Assurance of those Lands to the Earl of Rosecomon,
Sir Adam Loftus, and Sir Phillip Manwareing, those
Writings and Evidences were delivered to the late
Lord Deputy, upon the making of his said Decree,
and the same still remained in the Hands of Sir Paule
Davis, in Ireland, and the Lord Loftus had them
not at any Time fithence; and as to that, that Sir
Robt. Loftus joined in the said Assurance, the Lord
Loftus affirmeth the same was so done, for that divers of the said Lands were purchased and estated by
the Lord Loftus, in the Name of Sir Robt. Loftus
and others, in Trust for the Lord Loftus, who all
joined with him in that Assurance made upon
that Decree; but neither Sir Robt. nor any of
them who joined in making that Assurance, had
any Estate in any of the Lands mentioned in that
Assurance, other than in Trust, and at the Dispose
of the Lord Loftus, and offered to make Oath thereof;
nor was any Lands mentioned in the Draught of the
Re-assurance now desired to be made, but what we
particularly named in the First Conveyance made upon
the Decrees: But this did not satisfy Sir Phillip Manwareing, as being not sufficient (as he conceived) to
discharge him against the Heirs of Sir Robt. Loftus;
although he acknowledged he did not know, of his
own Knowledge, whether any or what Part of the said
Land were Sir Robt. Loftus's own Lands, and sheweth
himself willing and ready to seal such Re-assurances
according to your Lordships Order, and as the Draughts
are agreed upon, so as he might be saved harmless
against the Heirs of Sir Robt. Loftus for these Lands,
which were Sir Robert Loftus's own Lands: And these
be the only Differences I conceive to rest between
24 die Junii, 1642.
The Petition of the Officers of the Bucks Militia for a new Lord Lieutenant, Lord Paget being gone to York.
"To the Right Honourable the Lords and Commons assembled in Parliament.
"The humble Petition of the Captains, Officers,
and Soldiers, of the Trained Bands and Voluntiers of the County of Bucks, assembled at
Alesbury, June the 17th, 1642,
"That they give you Thanks, from the Depth of
their Hearts, for the great and many Benefits they
have already received from your no less chargeable
than indefatigable Pains, and in particular for your
necessary Ordinance of the Militia, on which, as we
conceive, (under God) our Safety doth depend; unto
which we most chearfully submit, as is manifest by this
Day's Appearance, not only of the Trained Bands,
but of well near a Thousand Voluntiers, that make all
Demonstration of Obedience, as well to this as all
other Commands that shall come from your Honourable Houses, in Opposition of the popish or malignant
Party at Home, or any other Power from Abroad;
notwithstanding the many visible Discouragements from
ill-affected Persons, that make it their Business to blemish the Validity of your Authority, as also by the
Lord Lieutenant's Absence, contrary to the Trust reposed in him.
"Therefore, we humbly implore the Continuance of your Care for our Safeties, and
to appoint such a Lord Lieutenant in whom
we may conside as surely as you may in
us, who are resolved to lay our Lives and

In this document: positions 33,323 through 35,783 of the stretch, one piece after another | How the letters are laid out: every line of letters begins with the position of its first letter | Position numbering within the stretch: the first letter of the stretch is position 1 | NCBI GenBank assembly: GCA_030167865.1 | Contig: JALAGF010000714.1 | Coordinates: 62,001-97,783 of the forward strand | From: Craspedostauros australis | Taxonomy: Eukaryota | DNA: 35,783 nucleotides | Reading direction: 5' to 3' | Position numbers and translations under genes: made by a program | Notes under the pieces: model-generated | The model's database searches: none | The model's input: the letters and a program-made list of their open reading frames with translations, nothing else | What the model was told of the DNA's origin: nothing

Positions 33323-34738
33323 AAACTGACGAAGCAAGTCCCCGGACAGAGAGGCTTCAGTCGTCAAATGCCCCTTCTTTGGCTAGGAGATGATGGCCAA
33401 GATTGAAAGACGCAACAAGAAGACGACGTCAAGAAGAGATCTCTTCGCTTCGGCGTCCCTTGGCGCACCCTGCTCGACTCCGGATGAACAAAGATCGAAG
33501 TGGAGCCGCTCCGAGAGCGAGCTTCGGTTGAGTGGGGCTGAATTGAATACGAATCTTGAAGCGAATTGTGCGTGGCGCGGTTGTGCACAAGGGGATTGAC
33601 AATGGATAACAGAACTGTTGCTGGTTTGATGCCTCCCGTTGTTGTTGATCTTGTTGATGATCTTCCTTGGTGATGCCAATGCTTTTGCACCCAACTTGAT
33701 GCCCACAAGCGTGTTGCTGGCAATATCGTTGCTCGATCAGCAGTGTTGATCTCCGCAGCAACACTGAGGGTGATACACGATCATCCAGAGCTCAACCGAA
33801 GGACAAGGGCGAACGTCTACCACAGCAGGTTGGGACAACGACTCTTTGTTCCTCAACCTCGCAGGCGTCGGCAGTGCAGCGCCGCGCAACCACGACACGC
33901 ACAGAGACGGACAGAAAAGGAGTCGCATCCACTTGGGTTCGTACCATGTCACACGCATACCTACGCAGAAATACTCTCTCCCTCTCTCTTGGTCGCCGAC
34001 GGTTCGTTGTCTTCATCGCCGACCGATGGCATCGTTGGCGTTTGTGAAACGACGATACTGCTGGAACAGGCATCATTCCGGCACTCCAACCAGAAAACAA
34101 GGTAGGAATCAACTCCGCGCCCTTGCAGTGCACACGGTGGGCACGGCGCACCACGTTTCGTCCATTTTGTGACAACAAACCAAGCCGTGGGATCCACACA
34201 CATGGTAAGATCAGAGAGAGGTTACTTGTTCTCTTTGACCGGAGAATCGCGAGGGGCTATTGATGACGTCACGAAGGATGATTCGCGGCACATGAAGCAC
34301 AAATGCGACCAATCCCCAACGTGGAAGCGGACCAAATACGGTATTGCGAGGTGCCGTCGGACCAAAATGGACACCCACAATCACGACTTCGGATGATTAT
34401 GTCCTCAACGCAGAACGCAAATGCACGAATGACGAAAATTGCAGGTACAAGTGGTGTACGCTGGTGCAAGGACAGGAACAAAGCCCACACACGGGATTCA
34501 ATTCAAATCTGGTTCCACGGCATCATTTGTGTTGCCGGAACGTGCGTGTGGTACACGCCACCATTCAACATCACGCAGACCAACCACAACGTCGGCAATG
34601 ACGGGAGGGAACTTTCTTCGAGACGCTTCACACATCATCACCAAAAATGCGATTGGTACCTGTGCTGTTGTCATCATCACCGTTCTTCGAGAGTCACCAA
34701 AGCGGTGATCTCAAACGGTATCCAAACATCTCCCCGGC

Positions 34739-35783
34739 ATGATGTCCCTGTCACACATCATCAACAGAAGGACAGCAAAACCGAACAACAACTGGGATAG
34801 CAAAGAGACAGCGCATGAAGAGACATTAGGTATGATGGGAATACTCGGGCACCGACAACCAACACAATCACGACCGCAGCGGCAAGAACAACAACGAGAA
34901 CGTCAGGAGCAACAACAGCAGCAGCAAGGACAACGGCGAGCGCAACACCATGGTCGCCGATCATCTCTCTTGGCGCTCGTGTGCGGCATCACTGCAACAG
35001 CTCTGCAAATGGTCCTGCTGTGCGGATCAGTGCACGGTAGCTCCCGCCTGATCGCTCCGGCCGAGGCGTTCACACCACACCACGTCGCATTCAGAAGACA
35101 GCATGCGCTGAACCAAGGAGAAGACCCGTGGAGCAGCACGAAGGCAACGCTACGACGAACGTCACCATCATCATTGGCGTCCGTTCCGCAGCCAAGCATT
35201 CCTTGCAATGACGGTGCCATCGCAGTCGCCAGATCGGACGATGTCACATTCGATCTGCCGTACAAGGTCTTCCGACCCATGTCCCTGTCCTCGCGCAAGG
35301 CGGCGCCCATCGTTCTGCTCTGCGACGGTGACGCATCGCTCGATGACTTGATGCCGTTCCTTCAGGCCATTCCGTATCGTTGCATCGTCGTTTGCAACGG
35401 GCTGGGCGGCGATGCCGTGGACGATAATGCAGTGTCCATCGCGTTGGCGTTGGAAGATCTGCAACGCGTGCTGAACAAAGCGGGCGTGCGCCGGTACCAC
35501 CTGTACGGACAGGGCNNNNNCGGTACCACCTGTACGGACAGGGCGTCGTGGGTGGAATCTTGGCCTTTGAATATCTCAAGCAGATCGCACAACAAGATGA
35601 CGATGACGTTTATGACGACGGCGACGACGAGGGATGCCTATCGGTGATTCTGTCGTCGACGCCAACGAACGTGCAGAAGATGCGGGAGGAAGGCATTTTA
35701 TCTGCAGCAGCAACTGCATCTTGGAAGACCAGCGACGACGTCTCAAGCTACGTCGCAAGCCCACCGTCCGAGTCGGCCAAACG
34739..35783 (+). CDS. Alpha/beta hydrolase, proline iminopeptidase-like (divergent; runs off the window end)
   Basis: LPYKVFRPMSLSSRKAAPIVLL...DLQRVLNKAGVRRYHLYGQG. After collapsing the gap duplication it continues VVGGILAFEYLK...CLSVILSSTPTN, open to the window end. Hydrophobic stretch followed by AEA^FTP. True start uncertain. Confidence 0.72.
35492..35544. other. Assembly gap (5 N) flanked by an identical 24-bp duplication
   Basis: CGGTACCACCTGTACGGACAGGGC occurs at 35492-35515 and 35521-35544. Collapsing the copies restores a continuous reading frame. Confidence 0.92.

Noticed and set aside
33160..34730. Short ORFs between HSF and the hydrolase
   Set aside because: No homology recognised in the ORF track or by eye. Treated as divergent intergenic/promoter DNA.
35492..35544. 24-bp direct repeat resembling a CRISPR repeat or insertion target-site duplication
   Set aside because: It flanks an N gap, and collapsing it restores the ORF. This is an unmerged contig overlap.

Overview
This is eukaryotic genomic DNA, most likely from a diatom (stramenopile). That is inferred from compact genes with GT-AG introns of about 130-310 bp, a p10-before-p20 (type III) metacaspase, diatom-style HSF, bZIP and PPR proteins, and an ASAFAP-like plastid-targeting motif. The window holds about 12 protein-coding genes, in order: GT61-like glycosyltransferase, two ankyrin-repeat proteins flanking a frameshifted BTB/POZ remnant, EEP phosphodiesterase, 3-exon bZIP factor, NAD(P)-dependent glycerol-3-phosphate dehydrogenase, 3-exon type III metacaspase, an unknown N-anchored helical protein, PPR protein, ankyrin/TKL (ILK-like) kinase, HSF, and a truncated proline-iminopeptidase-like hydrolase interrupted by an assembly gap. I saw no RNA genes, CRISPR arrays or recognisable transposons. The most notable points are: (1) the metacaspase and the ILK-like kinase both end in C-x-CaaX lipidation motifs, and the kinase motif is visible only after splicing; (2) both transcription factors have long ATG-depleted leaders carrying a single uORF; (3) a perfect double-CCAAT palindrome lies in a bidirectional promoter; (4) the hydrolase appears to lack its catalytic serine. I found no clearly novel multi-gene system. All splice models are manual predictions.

Fortunes at your Feet, in Defence of the
King and Parliament.
"And we shall pray, etc.
Order for issuing out Ordnance for Ireland.
"It is this Day Ordered, by the Lords and Commons now assembled in Parliament, That His Majesty
be desired from both Houses, that He will be pleased
to grant His Warrant to the Masters and Officers of
the Ordnance, for the issuing out of such Ordnance,
Ammunition, Arms, and Necessaries, as are requisite
for the Train of Artillery, to be delivered to the Lord
Lieutenant of Ireland, or such as he shall appoint, and
are contained in a List this Day presented from the
Commissioners of Irish Affairs, hereunto annexed.
"A List of such Ordnance, Ammunition, Arms, and
Necessaries, as are requisite for the Train of
Artillery, to be sent into Ireland:
"Mounted compleat to march withall, with Spare Carriages, and Fore Carriages, Wheels, and Axletrees, and all other Necessaries belonging to them,
||Culverings, Drakes, 4
||34 Brass Ordnance.
|Demi-Culverings Drakes, 2
|Drakes of 6lb Bullet, 8
|Drakes of 3lb Bullet, 20
|"Round Shot, of Iron, for every Piece after 100 Round.
|Corn-Powder for chief Ordnance,
|Skrews or Mitches,
|Tilts of Hair,
|Tilts of Canvas,
|Heads and Rammers,
|Rammers for One Man,
|Rakes for cleansing Skidgates,
|Pullies double and single,
|Dark Fire Beacons,
|Moulds for Muskets, Carbine, and Pistol-shot,
|Nails for them,
|Shovels and Spades,
|Crows of Iron,
|Oaken Timber for Joists,
|Rowling Bridges to fasten Petards,
|Long Stakes, with Iron on both Ends,
|Supporters for Blinds,
|Barricadoes with Iron Work,
|Baskets of several Sorts,
"Ammunition and Arms for Supplies at the Stores
"Powder, 480 Barrels,
|Fats, with Soldiers Tents, 4,
"Battery Pieces of Brass for Munster, with their
Equipage and Necessaries belonging to them:
||Mounted with Carriages and Fore Carriages, to march withall.
|"Drake of 12lb Bullet,
|"Spare Carriage Wheels, each Two, in all,
|"Spare Fore Carriage Wheels,
|Ladles, Spunges, Rammers, Tomkins, of each
|Beds of each Sort,
|Coins of each Sort,
|Levers and Crows,
|A Gin complete,
|Hand Skrew or Mitch,
|Round Shot for them each,